New Jersey Weighing CE “Lemon Law”
Legislators in New Jersey have proposed a measure that would extend traditional “lemon law” protections to customers purchasing consumer electronics. A-3978, also known as the Consumer Electronics Warranty Lemon Law, unanimously passed an Assembly committee last week. The idea behind the legislation, its sponsors said in a statement to PoliticsNJ.com, is that because some consumers spend thousands of dollars per year on electronics, they deserve the same sort of protections that car owners do.
To avoid prosecution under the proposed law, sellers would have to meet several criteria: Replace items that could not be repaired after three attempts; refund defective items; provide at-home service, if promised, within 72 hours, and comply with several other provisions. Failure to comply would result in a $10,000 fine for first offenders, under the state’s Consumer Fraud Act.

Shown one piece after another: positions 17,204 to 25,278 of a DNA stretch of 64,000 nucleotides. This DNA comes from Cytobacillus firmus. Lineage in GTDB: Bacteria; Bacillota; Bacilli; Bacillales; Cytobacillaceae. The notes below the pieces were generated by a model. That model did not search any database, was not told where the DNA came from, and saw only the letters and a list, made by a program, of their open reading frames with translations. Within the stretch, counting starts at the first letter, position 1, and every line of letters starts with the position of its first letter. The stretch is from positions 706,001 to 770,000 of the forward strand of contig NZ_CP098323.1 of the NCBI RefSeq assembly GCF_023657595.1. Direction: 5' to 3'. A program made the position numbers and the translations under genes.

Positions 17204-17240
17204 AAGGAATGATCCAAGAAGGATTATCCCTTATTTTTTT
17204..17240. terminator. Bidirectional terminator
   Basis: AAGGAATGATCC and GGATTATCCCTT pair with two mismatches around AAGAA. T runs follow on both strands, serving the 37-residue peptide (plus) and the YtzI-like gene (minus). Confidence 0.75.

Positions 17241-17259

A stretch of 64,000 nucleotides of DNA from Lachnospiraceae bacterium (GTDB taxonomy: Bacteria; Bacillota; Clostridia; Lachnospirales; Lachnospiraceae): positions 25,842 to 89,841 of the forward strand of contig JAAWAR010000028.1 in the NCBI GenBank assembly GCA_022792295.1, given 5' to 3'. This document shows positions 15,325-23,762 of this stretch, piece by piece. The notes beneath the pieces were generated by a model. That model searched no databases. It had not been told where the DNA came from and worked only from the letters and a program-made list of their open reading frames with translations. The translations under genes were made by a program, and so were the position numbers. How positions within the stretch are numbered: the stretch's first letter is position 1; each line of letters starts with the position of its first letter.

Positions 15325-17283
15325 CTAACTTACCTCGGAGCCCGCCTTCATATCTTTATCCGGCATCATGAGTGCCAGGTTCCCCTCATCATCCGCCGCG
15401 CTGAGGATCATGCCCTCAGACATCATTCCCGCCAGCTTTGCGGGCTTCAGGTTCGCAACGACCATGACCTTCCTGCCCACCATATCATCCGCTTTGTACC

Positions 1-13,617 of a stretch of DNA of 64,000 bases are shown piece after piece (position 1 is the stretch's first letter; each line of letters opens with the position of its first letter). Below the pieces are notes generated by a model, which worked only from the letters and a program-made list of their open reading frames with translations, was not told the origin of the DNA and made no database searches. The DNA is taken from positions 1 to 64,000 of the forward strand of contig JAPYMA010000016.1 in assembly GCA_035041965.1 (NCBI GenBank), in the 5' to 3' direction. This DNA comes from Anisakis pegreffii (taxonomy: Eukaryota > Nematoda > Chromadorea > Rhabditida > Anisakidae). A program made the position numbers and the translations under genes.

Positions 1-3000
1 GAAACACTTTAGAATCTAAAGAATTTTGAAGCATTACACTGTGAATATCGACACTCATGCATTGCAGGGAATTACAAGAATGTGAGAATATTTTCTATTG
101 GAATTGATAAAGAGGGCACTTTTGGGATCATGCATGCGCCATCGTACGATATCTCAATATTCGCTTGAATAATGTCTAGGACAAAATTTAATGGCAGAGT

If passed, New Jersey’s bill would be the first law of its kind in the nation, although going after electronics salespeople for Lemon Law violations is not entirely unheard of; Kimmel & Silverman, one of the East Coast’s top Lemon Law firms, lists electronics along with cars, trucks, motor homes and boats as “lemon” items for which it goes after fraudulent sellers. Traditionally, such claims have been brought under the Magnuson-Moss Warranty Act, a federal law passed in 1975 that governs all consumer warrantees.